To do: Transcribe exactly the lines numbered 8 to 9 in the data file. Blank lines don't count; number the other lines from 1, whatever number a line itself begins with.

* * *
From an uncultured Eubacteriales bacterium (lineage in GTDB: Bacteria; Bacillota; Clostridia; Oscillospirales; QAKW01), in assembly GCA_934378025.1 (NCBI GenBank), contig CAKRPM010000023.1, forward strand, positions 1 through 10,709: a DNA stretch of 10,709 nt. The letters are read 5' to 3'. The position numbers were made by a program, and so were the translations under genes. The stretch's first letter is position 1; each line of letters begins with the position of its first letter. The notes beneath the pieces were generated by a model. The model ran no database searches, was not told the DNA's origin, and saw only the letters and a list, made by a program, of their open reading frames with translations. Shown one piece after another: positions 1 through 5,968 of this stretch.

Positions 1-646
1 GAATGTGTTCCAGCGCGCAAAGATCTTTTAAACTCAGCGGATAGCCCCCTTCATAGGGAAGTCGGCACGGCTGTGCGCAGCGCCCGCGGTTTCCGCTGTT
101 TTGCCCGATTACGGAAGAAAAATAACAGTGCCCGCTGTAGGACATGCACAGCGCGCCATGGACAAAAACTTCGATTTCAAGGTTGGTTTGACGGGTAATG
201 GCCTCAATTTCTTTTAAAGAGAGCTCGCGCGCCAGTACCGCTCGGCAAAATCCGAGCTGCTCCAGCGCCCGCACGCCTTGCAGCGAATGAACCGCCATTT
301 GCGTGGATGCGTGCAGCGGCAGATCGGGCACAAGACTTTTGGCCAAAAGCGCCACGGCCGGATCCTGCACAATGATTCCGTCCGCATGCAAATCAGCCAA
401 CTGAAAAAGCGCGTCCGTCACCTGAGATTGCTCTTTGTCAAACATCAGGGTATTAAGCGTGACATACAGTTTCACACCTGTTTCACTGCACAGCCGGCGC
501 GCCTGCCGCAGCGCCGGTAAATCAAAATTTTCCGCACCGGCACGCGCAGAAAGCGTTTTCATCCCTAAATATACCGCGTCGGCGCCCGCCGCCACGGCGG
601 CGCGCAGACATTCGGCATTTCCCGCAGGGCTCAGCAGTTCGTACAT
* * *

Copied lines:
501 GCCTGCCGCAGCGCCGGTAAATCAAAATTTTCCGCACCGGCACGCGCAGAAAGCGTTTTCATCCCTAAATATACCGCGTCGGCGCCCGCCGCCACGGCGG
601 CGCGCAGACATTCGGCATTTCCCGCAGGGCTCAGCAGTTCGTACAT